Trollope makes a vague reference while discussing Eleanor’s character. He notes she’s “not at all addicted to the Lydian school of romance: she by no means objected to her lover because he came in at the door under the name of Absolute, instead of pulling her out of a window under the name of Beverley…” Yes, Trollope does a wonderful job clarifying his meaning without explaining the allusion, but I want to know all the same. Who or what is Beverley? Being that my go-to tool for general questions is Google, I arrived at two quick guesses.

ma-74916Guess 1: Beverley is derived from the nun in Sir Walter Scott’s Marmion, Constance de Beverly, who ends up being punished for breaking her vows by being walled up in an abbey.

Contention: ‘Beverly’ is spelled differently in Marmion, but that isn’t such a big deal. Not having access to an online library search engine, writers transposed and omitted letters in names all the time. Yet, the being walled up part is concerning because it presents no window to be pulled out of.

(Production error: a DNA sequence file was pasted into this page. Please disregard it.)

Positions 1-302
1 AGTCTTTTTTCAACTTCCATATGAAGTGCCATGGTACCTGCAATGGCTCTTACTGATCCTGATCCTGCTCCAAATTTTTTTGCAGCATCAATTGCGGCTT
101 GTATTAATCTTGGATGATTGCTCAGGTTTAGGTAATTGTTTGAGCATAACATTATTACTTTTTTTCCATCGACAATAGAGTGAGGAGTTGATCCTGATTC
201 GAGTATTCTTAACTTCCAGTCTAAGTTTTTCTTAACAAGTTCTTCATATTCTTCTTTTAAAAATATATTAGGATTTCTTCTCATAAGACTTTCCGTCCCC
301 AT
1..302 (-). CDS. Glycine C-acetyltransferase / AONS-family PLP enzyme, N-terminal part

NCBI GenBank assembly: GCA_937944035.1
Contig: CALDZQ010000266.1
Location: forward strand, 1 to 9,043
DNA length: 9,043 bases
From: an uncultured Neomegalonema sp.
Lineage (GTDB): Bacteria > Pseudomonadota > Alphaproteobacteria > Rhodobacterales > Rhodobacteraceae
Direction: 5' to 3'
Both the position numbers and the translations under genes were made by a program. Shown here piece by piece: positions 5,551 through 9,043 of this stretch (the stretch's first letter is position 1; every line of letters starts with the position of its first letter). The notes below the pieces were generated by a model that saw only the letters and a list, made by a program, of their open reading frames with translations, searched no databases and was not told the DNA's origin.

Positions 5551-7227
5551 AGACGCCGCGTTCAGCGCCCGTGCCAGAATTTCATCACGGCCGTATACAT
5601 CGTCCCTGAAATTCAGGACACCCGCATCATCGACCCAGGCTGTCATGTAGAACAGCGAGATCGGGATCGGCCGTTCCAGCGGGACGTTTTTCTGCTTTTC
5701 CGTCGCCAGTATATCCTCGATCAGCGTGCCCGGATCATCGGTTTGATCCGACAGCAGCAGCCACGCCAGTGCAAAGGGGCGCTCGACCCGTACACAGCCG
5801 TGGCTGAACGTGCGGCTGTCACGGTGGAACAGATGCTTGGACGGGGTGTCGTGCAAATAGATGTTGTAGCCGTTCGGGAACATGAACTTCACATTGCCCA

Guess 2: If Absolute is not an actual name, perhaps Beverley isn’t either. Beverley was the Parliament seat Trollope ran for but didn’t win. Could this be a jab at the tactics used in Beverley, noting that things were done in a less-than-straightforward way?

Contention: Trollope’s experience with the Beverley seat happened in 1868. He published The Warden in 1855. No doubt, Trollope had a prescient talent when it came to character sketching, but I don’t think he was psychic.

I’m sure there’s a simple explanation; I just don’t know what it is. ‘Beverley’ could mean anything! (Which means I don’t know Beverley about Beverley.) Is he alluding to a well-known person or place? I’m sure it was well-known for Trollope’s time, but I’m not as certain of its popularity today. Yet, here I am, connecting with the mind of a writer long gone who tosses out allusions to all sorts of things literary, historical, and meaningful to his time. Sometimes I look them up and am rewarded for my labor. Sometimes the detective in me has reached my quota for the day. That mysterious reference will have to remain a mystery.